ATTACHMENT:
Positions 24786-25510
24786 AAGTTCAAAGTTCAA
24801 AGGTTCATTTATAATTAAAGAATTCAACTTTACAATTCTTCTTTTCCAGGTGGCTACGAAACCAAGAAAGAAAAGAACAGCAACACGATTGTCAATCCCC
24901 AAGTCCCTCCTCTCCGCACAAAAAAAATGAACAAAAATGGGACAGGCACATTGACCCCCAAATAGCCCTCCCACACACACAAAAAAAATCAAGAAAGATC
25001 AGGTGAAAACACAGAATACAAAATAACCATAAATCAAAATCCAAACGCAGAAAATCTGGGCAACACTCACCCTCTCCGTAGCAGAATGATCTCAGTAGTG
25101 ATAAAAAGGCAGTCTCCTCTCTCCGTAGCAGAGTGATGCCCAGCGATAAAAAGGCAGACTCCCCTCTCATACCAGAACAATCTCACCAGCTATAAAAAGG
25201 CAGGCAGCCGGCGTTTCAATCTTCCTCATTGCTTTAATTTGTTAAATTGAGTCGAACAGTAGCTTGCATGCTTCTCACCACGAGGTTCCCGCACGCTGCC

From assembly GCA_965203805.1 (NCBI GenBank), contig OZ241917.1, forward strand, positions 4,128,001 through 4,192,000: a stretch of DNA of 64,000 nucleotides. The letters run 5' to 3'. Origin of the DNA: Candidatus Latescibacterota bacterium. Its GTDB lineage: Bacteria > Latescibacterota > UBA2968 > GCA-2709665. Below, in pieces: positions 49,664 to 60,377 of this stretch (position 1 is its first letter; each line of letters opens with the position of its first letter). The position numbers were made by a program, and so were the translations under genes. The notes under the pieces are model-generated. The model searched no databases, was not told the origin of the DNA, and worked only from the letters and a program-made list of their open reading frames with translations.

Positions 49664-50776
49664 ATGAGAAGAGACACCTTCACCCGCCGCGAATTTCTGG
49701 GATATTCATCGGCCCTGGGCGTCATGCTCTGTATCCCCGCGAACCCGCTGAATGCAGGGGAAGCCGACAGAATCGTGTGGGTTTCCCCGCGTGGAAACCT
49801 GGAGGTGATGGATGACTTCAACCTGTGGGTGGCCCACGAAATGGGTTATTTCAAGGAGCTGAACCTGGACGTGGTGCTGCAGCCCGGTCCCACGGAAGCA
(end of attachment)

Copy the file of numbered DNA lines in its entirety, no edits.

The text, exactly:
Positions 24786-25510
24786 AAGTTCAAAGTTCAA
24801 AGGTTCATTTATAATTAAAGAATTCAACTTTACAATTCTTCTTTTCCAGGTGGCTACGAAACCAAGAAAGAAAAGAACAGCAACACGATTGTCAATCCCC
24901 AAGTCCCTCCTCTCCGCACAAAAAAAATGAACAAAAATGGGACAGGCACATTGACCCCCAAATAGCCCTCCCACACACACAAAAAAAATCAAGAAAGATC
25001 AGGTGAAAACACAGAATACAAAATAACCATAAATCAAAATCCAAACGCAGAAAATCTGGGCAACACTCACCCTCTCCGTAGCAGAATGATCTCAGTAGTG
25101 ATAAAAAGGCAGTCTCCTCTCTCCGTAGCAGAGTGATGCCCAGCGATAAAAAGGCAGACTCCCCTCTCATACCAGAACAATCTCACCAGCTATAAAAAGG
25201 CAGGCAGCCGGCGTTTCAATCTTCCTCATTGCTTTAATTTGTTAAATTGAGTCGAACAGTAGCTTGCATGCTTCTCACCACGAGGTTCCCGCACGCTGCC

From assembly GCA_965203805.1 (NCBI GenBank), contig OZ241917.1, forward strand, positions 4,128,001 through 4,192,000: a stretch of DNA of 64,000 nucleotides. The letters run 5' to 3'. Origin of the DNA: Candidatus Latescibacterota bacterium. Its GTDB lineage: Bacteria > Latescibacterota > UBA2968 > GCA-2709665. Below, in pieces: positions 49,664 to 60,377 of this stretch (position 1 is its first letter; each line of letters opens with the position of its first letter). The position numbers were made by a program, and so were the translations under genes. The notes under the pieces are model-generated. The model searched no databases, was not told the origin of the DNA, and worked only from the letters and a program-made list of their open reading frames with translations.

Positions 49664-50776
49664 ATGAGAAGAGACACCTTCACCCGCCGCGAATTTCTGG
49701 GATATTCATCGGCCCTGGGCGTCATGCTCTGTATCCCCGCGAACCCGCTGAATGCAGGGGAAGCCGACAGAATCGTGTGGGTTTCCCCGCGTGGAAACCT
49801 GGAGGTGATGGATGACTTCAACCTGTGGGTGGCCCACGAAATGGGTTATTTCAAGGAGCTGAACCTGGACGTGGTGCTGCAGCCCGGTCCCACGGAAGCA